Many types of products including cars, toys, and food products are sometimes recalled for short times or withdrawn permanently from the market because they don’t work properly or pose a safety risk. Although every vaccine goes through years of testing before being used, vaccines or vaccine lots (specific batches) can also be withdrawn or recalled.
- Why would a vaccine, or certain batches of a vaccine, be withdrawn or recalled?
- How is a vaccine recalled?
- How is a vaccine recall communicated?
- What do I do if a vaccine is recalled?
There have been only a few vaccine recalls or withdrawals due to concerns about either how well the vaccine was working or about its safety. Several vaccine lots have been recalled in recent years because of a possible safety concern before anyone reported any injury. Rather, the manufacturer’s quality testing noticed some irregularity in some vaccine vials. In these cases, the safety of these vaccines was monitored continuously before and after they were in use. CDC analyzed reports to the Vaccine Adverse Event Reporting System (VAERS) to search for any side effects that might have been caused by the irregularity, and found none. Any time such an irregularity is found in a vaccine lot which could make it unsafe, the manufacturer, in collaboration with the U.S. Food and Drug Administration (FDA), will recall it immediately. Information on recalled lots of is available by year from FDAExternal.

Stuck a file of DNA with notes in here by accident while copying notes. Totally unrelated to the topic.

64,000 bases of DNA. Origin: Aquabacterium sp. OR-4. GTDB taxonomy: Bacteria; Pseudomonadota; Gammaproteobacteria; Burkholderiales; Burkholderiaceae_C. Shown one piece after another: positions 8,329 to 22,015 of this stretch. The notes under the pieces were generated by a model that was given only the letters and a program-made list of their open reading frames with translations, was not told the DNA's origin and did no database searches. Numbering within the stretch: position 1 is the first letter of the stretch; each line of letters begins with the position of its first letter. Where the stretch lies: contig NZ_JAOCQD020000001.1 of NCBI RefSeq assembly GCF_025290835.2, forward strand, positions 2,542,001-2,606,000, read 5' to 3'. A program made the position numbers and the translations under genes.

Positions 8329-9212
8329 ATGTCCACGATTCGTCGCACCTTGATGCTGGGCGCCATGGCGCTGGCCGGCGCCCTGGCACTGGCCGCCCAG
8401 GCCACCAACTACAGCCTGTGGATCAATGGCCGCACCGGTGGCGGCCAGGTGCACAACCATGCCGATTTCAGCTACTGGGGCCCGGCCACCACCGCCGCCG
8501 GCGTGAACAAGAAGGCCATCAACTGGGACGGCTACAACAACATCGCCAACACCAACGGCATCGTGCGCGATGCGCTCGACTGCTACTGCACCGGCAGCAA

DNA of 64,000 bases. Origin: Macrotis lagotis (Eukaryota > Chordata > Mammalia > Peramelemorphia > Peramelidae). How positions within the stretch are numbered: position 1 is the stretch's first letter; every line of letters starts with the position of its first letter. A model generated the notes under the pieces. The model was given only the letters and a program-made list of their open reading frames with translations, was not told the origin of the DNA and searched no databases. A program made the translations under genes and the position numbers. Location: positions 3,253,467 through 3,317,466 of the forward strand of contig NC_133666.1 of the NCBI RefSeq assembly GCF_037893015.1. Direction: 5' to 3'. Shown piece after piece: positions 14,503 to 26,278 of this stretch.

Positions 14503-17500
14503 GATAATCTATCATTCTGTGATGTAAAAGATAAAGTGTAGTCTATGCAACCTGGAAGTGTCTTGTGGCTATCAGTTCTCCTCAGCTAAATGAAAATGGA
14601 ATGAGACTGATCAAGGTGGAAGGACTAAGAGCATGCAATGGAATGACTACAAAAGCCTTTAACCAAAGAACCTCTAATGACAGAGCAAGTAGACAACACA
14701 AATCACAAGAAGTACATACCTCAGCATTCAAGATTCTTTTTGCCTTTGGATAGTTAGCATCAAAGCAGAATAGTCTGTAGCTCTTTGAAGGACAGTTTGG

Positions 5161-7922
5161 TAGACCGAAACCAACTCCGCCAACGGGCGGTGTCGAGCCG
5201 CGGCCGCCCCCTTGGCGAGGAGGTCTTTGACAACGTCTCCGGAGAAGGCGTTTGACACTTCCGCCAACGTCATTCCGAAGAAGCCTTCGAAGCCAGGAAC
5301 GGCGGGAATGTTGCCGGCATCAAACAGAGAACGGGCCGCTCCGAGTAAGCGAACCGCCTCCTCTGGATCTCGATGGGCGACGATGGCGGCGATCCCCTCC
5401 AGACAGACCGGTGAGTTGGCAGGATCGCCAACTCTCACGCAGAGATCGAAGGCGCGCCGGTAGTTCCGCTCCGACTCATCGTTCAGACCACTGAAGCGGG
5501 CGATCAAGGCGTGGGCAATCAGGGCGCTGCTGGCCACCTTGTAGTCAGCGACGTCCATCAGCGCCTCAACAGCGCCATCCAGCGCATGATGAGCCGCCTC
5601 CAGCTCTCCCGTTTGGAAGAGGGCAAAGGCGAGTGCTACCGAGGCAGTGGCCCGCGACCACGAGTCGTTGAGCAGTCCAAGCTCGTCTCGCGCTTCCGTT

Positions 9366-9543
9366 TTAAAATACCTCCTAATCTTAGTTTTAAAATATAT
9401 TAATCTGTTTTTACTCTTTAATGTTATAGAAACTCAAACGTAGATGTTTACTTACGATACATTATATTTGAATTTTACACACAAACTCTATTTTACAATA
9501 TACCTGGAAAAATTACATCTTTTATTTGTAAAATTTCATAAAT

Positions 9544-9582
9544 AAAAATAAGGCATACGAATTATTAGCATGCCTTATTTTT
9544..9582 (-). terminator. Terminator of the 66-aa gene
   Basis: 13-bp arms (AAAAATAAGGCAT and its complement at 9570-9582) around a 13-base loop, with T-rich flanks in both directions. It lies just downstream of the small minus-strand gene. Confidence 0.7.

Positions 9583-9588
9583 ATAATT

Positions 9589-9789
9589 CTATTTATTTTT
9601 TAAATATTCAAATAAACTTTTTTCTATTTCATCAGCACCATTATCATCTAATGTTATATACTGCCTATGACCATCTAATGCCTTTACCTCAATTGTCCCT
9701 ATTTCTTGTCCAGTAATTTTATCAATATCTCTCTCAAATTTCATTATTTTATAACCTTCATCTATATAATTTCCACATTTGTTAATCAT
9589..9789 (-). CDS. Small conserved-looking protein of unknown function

Vaccine recalls or withdrawals are almost always initiated voluntarily by the vaccine manufacturer. The FDA rarely issues a recall, and if safety is a concern, the recall is immediate. The manufacturer contacts vaccine distributors and healthcare facilities who might have purchased the vaccine to inform them of the suspected problem. Whenever a vaccine lot is to be recalled, FDA’s role is to oversee a manufacturer’s strategy and help ensure the recall goes well.
You would most likely hear from your doctor if a vaccine given to you or your child is recalled. When a recalled product has been widely distributed, the news media often reports on the recall. Not all recalls are announced in the media, but all recalls are listed in FDA’s weekly Enforcement ReportsExternal. Also, information on vaccines that have been recalled in the past few years is available at FDA’s Recalled VaccinesExternal page.
In many cases, the person who is vaccinated will not need to do anything after a vaccine is recalled.
When a vaccine recall is due to low vaccine potency or strength, vaccines from the lot might not produce an immune response that is strong enough to protect against disease. People who were vaccinated with a vaccine from that lot might need to be vaccinated again to ensure they are protected against the disease.
When a recall is related to a possible safety concern noted by the manufacturer, people who were vaccinated should be aware of their reaction to the vaccine, and talk to their doctor if they have any concerns that they may be having a reaction.